Malkiel, Theresa S(erber)
Malkiel, Theresa S(erber)
MALKIEL, Theresa S(erber)
Married Leon A. Malkiel, 1900
Teresa S. Malkiel emigrated to the U.S. with her family in 1891. Her political activity began when she became a member of the Russian Workingmen's Club. In 1892 she helped organize the Woman's Infant Cloak Maker's Union, was elected its first president, and served as its delegate to the Knights of Labor. In 1893 she joined the Socialist Labor Party and was a delegate to the first convention of the Socialist Trade and Labor Alliance in New York City. Malkiel split from the Socialist Labor Party in 1899 and joined the Socialist Party, in which she continued to be active for many years. Her interest in the relationship between feminism and socialism became central to her political work in 1907 when she helped organize the Women's Progressive Society of Yonkers, New York. When a vacancy occurred in the National Woman's Committee, she was elected a member by the national committee of the Socialist Party.
In addition to extensive labor union organizing throughout the northeast and Midwest, Malkiel was an ardent champion of "women's issues." She wrote of the coming "free woman," whose goals could be realized only within the framework of a socialist future. Similarly, she disagreed with party members who claimed that feminism detracted from the class struggle; to Malkiel, the woman question was an important key to the emancipation of all humanity. Throughout her career, Malkiel wrote extensively in such party-affiliated journals as Socialist Woman, Progressive Woman, and Coming Nation and such periodicals as New York Call, the Chicago Daily Socialist, and Daily Forward (New York). She also edited a woman's column in the Jewish Daily News (New York).
Both Woman of Yesterday and Today (1915) and Woman and Freedom (1915) vigorously argue the implicit relationship and politically necessary connection between feminist and socialist goals. Both works establish the historical connections between the women's rights movement and the entrance of women into the wage-earning labor force. In Woman of Yesterday and Today, Malkiel writes a brief history of the changing economic status of American women since the revolutionary war, focusing on how working conditions and experiences create a new self-definition for women and a concomitant desire for expanded rights. In Woman and Freedom, Malkiel links this new consciousness with the history of political advancement of all working people. She also underscores the double oppression of the working woman: "Under the present system the working man has only one master—his employer, the working woman must bow to the will of husband as well." Both pamphlets stress the importance of a direct and personal involvement in political activity on the part of American women: "She who would be free must herself strike the blow."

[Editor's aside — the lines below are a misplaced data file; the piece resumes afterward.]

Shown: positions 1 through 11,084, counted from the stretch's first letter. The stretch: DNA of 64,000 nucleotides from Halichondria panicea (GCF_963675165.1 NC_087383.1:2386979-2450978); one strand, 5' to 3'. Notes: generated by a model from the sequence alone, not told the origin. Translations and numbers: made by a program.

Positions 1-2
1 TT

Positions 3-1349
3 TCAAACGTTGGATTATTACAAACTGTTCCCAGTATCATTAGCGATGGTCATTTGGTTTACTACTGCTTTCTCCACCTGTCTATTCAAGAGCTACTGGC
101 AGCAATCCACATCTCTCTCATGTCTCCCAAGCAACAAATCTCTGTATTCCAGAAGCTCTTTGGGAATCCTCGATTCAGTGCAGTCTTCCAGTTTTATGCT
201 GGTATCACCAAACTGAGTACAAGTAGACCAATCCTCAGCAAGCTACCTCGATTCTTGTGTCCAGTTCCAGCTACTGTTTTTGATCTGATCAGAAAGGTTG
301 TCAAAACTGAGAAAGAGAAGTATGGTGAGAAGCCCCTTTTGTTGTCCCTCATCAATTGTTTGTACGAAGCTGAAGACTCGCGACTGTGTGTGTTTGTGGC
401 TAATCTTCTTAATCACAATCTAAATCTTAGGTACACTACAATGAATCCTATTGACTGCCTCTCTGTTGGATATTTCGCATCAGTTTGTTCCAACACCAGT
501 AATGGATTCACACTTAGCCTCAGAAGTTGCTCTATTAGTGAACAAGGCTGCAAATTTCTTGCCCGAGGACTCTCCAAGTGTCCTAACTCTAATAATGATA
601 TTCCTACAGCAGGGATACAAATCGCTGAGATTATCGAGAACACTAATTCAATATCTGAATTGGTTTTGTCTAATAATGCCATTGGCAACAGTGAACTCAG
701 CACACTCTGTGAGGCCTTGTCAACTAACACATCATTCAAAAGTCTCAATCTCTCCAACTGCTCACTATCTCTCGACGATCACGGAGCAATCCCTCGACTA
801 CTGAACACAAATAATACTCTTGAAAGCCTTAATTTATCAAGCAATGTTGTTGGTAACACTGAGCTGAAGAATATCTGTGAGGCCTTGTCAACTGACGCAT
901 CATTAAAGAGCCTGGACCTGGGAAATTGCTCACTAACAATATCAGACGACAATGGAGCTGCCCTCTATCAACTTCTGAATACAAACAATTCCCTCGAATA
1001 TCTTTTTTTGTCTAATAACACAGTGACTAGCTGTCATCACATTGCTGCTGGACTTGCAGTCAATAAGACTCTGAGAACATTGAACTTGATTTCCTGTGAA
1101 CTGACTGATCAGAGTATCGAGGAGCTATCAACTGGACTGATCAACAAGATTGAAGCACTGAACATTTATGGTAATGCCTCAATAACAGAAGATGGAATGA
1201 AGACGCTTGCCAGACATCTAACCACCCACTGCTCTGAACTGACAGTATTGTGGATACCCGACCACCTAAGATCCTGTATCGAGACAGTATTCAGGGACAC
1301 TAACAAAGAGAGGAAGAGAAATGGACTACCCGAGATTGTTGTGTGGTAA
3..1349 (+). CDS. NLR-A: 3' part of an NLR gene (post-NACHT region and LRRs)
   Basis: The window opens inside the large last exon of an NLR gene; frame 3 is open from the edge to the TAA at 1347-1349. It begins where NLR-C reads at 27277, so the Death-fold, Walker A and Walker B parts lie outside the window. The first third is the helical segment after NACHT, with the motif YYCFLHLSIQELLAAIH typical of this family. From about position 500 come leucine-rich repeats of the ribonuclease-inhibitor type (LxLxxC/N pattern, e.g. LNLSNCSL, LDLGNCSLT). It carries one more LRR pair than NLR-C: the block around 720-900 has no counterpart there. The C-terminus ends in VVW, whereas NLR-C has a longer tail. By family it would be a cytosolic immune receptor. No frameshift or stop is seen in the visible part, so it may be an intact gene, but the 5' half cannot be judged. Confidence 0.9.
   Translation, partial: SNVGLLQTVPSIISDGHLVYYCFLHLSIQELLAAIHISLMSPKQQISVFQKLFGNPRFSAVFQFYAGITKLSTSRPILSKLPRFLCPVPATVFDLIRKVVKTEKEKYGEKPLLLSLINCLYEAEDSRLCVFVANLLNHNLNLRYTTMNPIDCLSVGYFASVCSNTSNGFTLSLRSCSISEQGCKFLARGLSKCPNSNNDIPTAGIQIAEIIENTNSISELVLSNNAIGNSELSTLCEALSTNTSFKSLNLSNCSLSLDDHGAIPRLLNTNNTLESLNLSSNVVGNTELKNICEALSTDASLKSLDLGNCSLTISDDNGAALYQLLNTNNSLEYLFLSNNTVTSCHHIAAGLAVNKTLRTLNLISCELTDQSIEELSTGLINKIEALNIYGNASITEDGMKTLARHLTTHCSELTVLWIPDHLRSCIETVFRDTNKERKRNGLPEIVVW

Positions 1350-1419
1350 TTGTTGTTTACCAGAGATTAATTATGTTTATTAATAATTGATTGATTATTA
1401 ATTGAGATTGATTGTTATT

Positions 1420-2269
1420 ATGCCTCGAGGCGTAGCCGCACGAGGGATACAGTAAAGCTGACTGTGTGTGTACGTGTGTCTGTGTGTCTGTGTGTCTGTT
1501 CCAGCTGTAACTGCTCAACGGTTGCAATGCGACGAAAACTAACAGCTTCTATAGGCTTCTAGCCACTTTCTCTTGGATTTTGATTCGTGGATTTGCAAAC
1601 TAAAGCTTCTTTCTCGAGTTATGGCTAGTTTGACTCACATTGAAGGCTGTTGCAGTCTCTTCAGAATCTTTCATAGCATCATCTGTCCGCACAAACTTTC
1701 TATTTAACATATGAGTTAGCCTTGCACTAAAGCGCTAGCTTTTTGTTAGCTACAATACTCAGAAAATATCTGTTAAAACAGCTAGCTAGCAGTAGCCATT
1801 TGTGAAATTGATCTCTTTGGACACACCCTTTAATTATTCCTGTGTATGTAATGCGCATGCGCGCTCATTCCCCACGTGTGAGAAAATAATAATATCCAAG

In Diary of a Shirtwaist Striker (1910), a fictionalized account of the New York shirtwaist maker's strike, Malkiel dramatizes both the obstacles faced and the triumphs attained through direct and personal political activism. Written from the point of view of a native-born American woman who works not for survival but for extra money, the novel depicts the heroine's conversion, first to the immediate goals of the strike and eventually to the wider goals of the Socialist Party. It provides an excellent introduction to many of the problems that were central to the unionization of women during the early years of the 20th century: the tensions between native and immigrant workers, the hostility of male trade unions, the class bias of the Women's Trade Union League, and the questions about "woman's place" raised by parents and lovers when their daughters and fiancées were on picket lines. Malkiel's main focus is on the self-respect, comradeship, and capabilities that develop among young women as a result of their strike experiences. Her heroine becomes a vividly portrayed mouthpiece for Malkiel's vision of the woman of the future, a woman for whom the goals of feminism and socialism have become inseparable.
The resurgence of attention paid to the connection between issues of sex and class has generated a new interest in Malkiel's writings. Her tireless investigation of the relationship between a woman's personal and political self-definition will strike many readers as surprisingly modern. Diary of a Shirtwaist Striker should prove of invaluable interest to any reader interested in questions about the relationship between social movements and literary representation.
Blake, F., The Strike in the American Novel (1972). Buhle, M. J., "Feminism and Socialism in the United States, 1820-1920" (dissertation, 1974). Dancis, B., "Socialism and Women in the United States, 1900-1917," in Socialist Revolution (1976). Hill, V., "Strategy and Breadth: The Socialist-Feminist in American Fiction" (dissertation, 1979). Maglin, N., "Rebel Women Writers, 1894-1925" (dissertation, 1975).
Oxford Companion to Women's Writing in the United States (1995).
Progressive Woman (May 1909).
—VICKI LYNN HILL